Law School to focus on business through institute

The school looks to improve its corporate ties.

Dina Elrashidy

In an effort to offer its students a program tailored to business law and to strengthen relationships with businesses, the University of Minnesota Law School will open the Corporate Institute in January.

Amid shriveling state funds and a slow move toward privatization, Law School dean David Wippman said he hopes the new institute will eventually help cultivate relationships with businesses and, in turn, donations and other donors to the school.

Just 12 percent of the Law SchoolâÄôs $42 million budget this year came from the state âÄî down 10 percent from 2008. Wippman previously told the Minnesota Daily he expects that number to decrease to single digits in the coming fiscal year.

âÄúWeâÄôre hoping once the institute is active and becomes known, there will be other donors interested,âÄù Wippman said. âÄúWeâÄôd love to see some funds for student scholarships, externships and for hiring faculty.âÄù

University President Eric Kaler has said that improving relationships with businesses may help cope with budget cuts from the state.

âÄúIâÄôve been here for a long time. [Business law] is one of the areas we saw we could increase our efforts,âÄù said John Matheson, who will direct the Corporate Institute.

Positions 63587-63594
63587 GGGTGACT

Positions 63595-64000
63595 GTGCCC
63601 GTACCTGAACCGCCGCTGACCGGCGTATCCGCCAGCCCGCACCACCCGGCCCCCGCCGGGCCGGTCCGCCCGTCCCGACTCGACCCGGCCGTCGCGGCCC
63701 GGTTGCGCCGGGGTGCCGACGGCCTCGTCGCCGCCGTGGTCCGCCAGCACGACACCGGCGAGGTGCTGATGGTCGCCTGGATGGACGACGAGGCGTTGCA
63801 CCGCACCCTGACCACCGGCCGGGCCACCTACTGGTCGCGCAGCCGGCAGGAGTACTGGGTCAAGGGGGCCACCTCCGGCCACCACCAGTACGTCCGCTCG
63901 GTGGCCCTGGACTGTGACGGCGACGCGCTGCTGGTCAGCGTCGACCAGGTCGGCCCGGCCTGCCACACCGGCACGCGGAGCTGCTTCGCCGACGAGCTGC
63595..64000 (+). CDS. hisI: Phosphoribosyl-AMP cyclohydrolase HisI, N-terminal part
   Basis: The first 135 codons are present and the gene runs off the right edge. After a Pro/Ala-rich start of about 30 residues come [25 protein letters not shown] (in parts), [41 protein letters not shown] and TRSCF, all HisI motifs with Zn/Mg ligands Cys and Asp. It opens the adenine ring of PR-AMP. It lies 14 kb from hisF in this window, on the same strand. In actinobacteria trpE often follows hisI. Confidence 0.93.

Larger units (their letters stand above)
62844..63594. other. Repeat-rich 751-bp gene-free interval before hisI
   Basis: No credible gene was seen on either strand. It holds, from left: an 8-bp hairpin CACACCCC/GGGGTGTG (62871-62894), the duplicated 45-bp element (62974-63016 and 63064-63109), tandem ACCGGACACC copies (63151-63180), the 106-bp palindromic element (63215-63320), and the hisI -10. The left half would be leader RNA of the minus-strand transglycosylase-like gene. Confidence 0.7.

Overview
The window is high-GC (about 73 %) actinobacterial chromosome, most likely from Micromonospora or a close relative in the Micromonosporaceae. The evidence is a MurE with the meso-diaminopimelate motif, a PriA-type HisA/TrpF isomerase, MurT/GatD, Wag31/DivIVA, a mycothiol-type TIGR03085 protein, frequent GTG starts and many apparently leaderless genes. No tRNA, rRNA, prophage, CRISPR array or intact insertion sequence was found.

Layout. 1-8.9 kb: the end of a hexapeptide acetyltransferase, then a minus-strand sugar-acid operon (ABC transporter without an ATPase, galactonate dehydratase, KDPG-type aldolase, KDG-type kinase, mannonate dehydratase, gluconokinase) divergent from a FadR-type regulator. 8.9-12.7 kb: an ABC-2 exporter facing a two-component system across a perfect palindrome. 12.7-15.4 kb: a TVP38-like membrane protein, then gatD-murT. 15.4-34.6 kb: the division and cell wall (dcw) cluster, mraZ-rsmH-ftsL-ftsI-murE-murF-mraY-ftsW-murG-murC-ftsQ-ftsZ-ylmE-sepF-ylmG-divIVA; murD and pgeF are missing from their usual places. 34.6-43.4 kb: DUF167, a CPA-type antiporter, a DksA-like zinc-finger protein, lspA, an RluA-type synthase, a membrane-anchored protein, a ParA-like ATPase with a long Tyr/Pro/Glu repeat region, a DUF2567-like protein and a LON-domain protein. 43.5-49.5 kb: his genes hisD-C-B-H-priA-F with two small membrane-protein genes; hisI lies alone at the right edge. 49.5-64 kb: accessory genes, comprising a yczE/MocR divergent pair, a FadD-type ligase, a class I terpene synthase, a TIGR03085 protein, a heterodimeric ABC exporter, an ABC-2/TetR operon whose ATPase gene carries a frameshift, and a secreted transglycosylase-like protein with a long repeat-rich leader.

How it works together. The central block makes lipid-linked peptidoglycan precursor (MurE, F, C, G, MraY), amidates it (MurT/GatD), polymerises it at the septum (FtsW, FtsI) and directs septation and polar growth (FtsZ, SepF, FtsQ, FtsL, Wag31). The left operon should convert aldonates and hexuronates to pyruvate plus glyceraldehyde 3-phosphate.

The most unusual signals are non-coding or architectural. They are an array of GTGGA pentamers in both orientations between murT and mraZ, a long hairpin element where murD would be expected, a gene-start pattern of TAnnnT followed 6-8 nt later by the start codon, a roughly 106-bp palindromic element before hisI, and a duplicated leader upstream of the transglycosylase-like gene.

The first of the instituteâÄôs programs, the Leadership Foundations Program, will begin in January. It will also offer a Master of Laws degree for lawyers focusing on international business.

Matheson said the new institute will foster deeper connections beyond law firms that will give students networking and experiential opportunities.

There has been a rise in studentsâÄô interest in business and corporate law, mirroring a national trend, Matheson said.

The Corporate Institute was funded primarily through donations from a number of corporations and alumni. While donor names will not be revealed until the institute officially launches, Wippman said âÄúone of the major law firms in townâÄù as well as alumni and neighboring businesses are among them.

Matheson said that âÄúall the big names youâÄôd expect to findâÄù will be involved with the new instituteâÄôs program offerings, noting that Minneapolis is home to more than 20 Fortune 500 companies.

Although it isnâÄôt currently named for a specific donor, Wippman added, âÄúIf weâÄôre fortunate enough to find a donor, we would happily name it after that donor.âÄù

Matheson said the seeds of the institute were sown 10 years ago by former Law School dean and current provost Tom Sullivan and Bob Kommerstad, who donated the initial funds for the first business law classes at the University.

âÄúThis is something we should do, and needed to do,âÄù he said. âÄú[It will] connect business and legal people within and outside our community.âÄù

Business law classes have been offered at the Law School for some time, said Assistant Dean of Administration and Finance Patrice Schaus. The new institute will simply consolidate and expand on them, she said.